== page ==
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Broken Social Scene perform in Manchester, 2 km from terrorist attack

25 May 2017

May raised the threat level from severe to critical for the first time since 2007, saying the decision was taken after security forces were unable to rule out if Salman Abedi, the British-born suspect behind Monday's suicide bombing in Manchester city that killed 22 people, acted alone.

The 32-year-old rapper doesn't have any shows in the immediate future, but said she won't make any extreme alterations to the way she schedules performances. Officials are examining Abedi's trips to Libya as they work to piece together his allegiances and foil any new potential threats. Police yesterday raided two sites in Manchester and arrested a 23-year-old man in a third location.

Prime Minister Theresa May has said the terror threat level has been raised to critical - meaning an attack is imminent - and she has asked for the military to be deployed on the streets of the United Kingdom in the wake of the Manchester attack. Hundreds of British troops have also been deployed to back up the police. The traditional ceremony is a major tourist attraction in London. Police also searched an apartment in a nearby area that British media reported belonged to Abedi's brother, Ismail. Armed police were also seen on patrol outside St. Paul's Cathedral in London, another popular tourist spot.

Chelsea soccer club said it had cancelled a victory parade that had been scheduled to take place on Sunday to celebrate its Premier League title.

July McKenzie, who was shopping when the Arndale shopping center, said: "We were just in the shop and could hear people screaming and security guards telling everybody to get out".

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Abedi was a student at the University of Salford - Manchester's third largest university - where he studied business and management in the 2015-2016 academic year.

Neighbors told the Independent that his home had hosted "rotating" groups of young men.

Prime Minister Theresa May confirmed Abedi was born and brought up in Britain.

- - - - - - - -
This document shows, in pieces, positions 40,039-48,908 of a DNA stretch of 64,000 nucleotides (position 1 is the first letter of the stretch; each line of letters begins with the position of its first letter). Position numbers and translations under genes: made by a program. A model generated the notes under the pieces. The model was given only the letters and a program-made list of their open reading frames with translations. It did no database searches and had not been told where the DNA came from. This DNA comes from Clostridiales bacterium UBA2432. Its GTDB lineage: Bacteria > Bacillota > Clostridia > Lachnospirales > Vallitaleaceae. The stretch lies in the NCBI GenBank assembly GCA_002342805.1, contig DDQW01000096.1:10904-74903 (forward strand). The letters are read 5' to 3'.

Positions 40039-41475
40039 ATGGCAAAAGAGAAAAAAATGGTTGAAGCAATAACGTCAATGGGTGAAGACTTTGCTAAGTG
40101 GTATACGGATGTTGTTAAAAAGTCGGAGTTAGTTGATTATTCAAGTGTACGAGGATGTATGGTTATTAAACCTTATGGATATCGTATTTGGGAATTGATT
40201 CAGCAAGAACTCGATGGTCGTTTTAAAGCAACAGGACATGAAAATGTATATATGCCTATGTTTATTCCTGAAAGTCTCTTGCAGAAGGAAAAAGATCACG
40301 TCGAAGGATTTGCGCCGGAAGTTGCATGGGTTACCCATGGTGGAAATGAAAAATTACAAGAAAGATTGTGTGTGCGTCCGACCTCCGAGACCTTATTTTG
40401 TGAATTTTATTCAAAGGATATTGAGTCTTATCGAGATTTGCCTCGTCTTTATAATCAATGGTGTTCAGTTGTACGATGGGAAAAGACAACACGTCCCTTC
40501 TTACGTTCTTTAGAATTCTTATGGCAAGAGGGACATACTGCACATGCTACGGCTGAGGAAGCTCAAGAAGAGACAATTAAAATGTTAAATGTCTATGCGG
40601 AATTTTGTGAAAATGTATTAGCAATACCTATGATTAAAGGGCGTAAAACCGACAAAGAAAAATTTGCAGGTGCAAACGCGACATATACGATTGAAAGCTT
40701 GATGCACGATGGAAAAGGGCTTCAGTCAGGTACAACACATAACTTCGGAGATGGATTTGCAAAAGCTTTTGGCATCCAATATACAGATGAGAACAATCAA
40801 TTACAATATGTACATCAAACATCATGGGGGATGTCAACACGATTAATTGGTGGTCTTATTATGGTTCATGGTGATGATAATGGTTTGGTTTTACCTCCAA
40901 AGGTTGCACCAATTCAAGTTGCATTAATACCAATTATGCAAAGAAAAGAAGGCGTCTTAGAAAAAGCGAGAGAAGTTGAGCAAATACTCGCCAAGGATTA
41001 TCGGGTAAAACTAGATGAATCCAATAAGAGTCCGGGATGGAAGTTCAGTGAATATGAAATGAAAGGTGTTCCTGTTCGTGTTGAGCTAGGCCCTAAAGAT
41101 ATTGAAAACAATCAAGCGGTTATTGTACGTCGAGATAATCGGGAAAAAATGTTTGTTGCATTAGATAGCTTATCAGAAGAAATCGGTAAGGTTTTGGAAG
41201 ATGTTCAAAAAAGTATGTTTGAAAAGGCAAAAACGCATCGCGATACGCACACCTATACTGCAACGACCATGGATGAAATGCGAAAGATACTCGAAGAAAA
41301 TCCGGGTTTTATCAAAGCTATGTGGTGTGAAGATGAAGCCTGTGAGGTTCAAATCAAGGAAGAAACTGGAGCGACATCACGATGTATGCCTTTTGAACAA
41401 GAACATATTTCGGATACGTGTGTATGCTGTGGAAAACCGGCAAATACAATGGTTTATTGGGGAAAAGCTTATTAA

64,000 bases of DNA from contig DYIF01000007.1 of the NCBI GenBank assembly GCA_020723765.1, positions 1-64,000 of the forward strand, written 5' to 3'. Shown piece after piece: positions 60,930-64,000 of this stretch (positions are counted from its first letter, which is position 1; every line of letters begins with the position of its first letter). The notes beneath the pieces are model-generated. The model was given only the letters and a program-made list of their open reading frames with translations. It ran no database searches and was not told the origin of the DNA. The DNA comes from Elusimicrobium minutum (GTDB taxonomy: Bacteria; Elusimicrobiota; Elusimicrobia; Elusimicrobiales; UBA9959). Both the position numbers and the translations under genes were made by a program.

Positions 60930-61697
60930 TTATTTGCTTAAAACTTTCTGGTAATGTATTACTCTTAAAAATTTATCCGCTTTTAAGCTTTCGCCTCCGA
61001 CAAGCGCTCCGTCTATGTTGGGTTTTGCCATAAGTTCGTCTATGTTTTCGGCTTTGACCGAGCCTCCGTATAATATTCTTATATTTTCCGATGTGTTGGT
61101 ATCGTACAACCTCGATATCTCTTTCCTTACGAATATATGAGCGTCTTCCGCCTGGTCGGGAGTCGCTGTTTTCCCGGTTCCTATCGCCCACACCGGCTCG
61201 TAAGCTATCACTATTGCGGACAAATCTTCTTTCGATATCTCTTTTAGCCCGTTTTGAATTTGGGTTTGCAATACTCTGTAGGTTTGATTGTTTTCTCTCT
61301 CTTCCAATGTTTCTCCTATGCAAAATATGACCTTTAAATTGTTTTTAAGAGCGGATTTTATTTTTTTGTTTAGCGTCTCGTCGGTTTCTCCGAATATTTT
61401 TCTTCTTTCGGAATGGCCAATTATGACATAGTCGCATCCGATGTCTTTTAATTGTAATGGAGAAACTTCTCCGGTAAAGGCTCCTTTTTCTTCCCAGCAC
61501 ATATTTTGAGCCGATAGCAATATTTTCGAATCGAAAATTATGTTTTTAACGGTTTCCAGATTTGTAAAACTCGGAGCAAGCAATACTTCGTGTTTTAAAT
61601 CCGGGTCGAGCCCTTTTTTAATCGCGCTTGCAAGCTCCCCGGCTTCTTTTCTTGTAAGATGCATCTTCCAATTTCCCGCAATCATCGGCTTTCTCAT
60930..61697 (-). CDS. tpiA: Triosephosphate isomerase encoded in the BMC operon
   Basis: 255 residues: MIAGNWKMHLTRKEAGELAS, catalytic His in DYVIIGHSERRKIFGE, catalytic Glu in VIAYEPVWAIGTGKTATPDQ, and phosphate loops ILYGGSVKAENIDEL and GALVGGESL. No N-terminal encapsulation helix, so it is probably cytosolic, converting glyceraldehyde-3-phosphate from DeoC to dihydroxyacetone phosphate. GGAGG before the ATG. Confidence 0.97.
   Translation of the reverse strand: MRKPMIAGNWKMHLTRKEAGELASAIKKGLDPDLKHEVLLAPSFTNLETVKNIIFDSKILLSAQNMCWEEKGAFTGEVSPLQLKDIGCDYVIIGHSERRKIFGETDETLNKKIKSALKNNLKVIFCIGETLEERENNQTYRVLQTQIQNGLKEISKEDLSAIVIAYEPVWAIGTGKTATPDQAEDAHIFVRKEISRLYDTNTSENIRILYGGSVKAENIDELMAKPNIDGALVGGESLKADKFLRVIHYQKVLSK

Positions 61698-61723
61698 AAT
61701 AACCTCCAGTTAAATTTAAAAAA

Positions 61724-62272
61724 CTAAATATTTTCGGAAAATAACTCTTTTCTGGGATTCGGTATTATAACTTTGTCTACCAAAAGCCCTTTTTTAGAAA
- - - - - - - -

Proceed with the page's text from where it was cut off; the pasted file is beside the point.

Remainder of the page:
British and French intelligence agencies have information that Abedi had visited Syria and had "proven" links with ISIS, French Interior Minister Gerard Collomb reportedly said on BFM television Wednesday.

Asked whether the US leaks had compromised the investigation, she said: "I wouldn't go that far but I can say that they are perfectly clear about the situation and that it shouldn't happen again".

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British officials, who have also had access to sensitive information regarding past US -focused investigations, are bound by the Official Secrets Act. Rudd said Britain's operational security could be harmed by the leaks, taking "the element of surprise" away from security services and police.

"I know I speak for everyone in expressing my deepest sympathy to all who have been affected by this awful event and especially to the families and friends of those who have died or were injured", she said.

In addition to those killed in the concert attack, Manchester officials raised to 119 the number of people who sought medical treatment after the attack.

Neighbor and family friend Akram Ben Ramadan, remembers Abedi as a quiet child and says he last saw him and his brother three months ago at evening prayers.

Her husband was listed in critical condition while her children were treated for injuries.

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